“We don’t want to see Tim Tams”: ATO on the lookout for dodgy work from home claims this end of financial year

tim tams

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Small business owners and their employees lodging their tax returns this year can expect the Australian Taxation Office to be on the lookout for shonky claims, after the shift to working from home has led to a rise in claims for biscuit supplies.

The ATO expects claims for working from home expenses to go up but has warned that some taxpayers are still confused about what costs incurred while working from home are in fact deductible.

ATO assistant commissioner Tim Loh told The Australian he does not want to see people claiming private expenses like “biscuits, coffee and tea” that ordinarily would be supplied in the office.

“We don’t want to see Tim Tams as a tax deduction in your return,” Loh said.

“If you incur the cost at home it’s not deductible.”

Claims for work-related travel and laundry costs are expected to remain low as many Australians have continued working from home since the last financial year ended.

Last year, the ATO rolled out a new working from home shortcut method that allows people to claim 80 cents per hour for all their deductible expenses, instead of calculating costs for specific running expenses.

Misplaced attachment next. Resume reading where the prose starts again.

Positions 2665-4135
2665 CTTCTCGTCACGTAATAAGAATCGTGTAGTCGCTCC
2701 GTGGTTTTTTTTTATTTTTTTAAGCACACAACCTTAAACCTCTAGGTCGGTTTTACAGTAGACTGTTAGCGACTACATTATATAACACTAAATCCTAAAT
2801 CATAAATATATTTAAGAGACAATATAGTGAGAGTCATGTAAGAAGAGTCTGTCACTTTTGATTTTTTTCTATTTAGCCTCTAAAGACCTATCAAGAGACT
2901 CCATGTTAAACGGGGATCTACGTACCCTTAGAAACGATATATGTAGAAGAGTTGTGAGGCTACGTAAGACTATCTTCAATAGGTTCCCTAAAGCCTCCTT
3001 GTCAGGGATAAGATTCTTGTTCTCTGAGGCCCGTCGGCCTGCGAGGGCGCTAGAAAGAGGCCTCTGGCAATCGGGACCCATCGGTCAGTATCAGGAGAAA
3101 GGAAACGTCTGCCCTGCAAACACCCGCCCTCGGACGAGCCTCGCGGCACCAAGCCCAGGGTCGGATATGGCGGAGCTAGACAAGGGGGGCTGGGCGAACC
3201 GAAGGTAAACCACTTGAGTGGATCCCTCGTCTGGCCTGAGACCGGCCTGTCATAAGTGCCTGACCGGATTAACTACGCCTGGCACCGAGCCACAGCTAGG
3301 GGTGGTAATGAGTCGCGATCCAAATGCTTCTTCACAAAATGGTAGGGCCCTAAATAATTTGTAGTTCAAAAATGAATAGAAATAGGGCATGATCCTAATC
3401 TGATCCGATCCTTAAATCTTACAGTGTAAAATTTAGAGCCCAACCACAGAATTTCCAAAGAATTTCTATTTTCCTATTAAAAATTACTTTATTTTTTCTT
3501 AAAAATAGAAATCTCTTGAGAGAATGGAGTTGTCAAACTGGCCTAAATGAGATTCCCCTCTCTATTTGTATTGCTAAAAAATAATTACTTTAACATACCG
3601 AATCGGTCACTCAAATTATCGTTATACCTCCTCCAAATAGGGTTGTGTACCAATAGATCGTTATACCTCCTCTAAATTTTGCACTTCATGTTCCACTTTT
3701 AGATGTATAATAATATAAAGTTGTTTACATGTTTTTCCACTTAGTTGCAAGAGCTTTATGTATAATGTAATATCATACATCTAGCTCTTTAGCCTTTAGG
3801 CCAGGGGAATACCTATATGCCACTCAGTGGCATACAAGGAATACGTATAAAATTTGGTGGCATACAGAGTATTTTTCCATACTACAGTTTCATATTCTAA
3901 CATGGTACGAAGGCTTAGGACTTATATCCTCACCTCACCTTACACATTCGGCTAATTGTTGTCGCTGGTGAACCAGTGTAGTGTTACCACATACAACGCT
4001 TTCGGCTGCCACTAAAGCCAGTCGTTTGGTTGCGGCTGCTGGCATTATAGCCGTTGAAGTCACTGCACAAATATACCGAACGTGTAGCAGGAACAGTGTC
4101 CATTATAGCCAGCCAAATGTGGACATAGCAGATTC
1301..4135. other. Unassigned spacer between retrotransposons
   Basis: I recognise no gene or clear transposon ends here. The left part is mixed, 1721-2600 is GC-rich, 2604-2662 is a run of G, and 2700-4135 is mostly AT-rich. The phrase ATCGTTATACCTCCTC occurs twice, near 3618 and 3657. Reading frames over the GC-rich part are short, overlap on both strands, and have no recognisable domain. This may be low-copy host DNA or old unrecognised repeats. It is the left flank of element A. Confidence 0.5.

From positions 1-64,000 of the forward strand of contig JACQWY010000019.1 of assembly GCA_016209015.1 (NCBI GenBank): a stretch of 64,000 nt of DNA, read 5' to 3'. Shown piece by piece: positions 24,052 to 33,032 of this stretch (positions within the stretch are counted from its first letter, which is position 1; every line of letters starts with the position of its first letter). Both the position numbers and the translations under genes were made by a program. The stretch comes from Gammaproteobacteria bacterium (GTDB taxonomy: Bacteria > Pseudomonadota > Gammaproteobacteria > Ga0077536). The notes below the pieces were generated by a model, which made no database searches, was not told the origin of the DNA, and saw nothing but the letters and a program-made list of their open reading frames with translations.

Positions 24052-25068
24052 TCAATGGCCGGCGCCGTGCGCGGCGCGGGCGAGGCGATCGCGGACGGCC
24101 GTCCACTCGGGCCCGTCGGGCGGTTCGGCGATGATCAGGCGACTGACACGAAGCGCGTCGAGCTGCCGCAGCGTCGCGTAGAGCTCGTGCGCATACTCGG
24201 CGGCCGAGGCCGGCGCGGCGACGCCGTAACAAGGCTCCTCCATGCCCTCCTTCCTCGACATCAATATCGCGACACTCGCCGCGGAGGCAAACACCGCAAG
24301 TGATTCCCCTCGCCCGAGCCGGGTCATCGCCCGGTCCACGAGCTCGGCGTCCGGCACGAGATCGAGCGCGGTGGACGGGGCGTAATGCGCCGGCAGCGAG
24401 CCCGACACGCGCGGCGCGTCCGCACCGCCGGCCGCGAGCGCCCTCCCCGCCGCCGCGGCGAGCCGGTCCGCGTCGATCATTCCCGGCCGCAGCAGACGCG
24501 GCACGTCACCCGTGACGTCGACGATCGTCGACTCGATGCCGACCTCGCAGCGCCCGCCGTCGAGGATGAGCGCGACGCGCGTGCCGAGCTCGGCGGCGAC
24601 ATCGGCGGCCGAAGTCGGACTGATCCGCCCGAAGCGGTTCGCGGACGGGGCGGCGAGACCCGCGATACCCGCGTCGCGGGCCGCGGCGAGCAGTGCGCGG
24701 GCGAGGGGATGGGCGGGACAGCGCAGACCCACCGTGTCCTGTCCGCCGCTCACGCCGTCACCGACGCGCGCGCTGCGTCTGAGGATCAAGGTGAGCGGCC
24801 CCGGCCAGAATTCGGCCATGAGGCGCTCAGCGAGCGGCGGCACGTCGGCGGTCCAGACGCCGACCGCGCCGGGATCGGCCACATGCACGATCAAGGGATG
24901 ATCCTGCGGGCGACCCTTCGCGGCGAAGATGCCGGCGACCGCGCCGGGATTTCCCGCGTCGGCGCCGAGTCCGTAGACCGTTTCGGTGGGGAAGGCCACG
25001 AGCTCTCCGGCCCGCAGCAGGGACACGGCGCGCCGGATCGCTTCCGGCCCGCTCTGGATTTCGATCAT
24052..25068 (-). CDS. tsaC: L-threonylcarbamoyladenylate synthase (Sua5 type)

However, there are home-related expenses you can’t claim while working from home.

Business owners and employees who work at home can’t claim costs for coffee, tea, milk and other general household items that may have previously been provided in the workplace.

Individuals also can’t claim on the cost of home schooling, including setting children up for online learning, teaching and buying equipment such as iPads and desks.

The two other methods for calculating home office expenses are the fixed rate method and the actual cost method.

Unlike the shortcut method, the fixed rate method allows taxpayers to claim 52 cents per hour on running expenses, as well as on phone, internet and some other costs.

The ATO said it will also scrutinise tax lodgments that include capital gains from selling shares, property and cryptocurrency; lodgments that are the same as last year, despite changing work circumstances; and missing income from property, including rental properties and accommodation sharing platforms.

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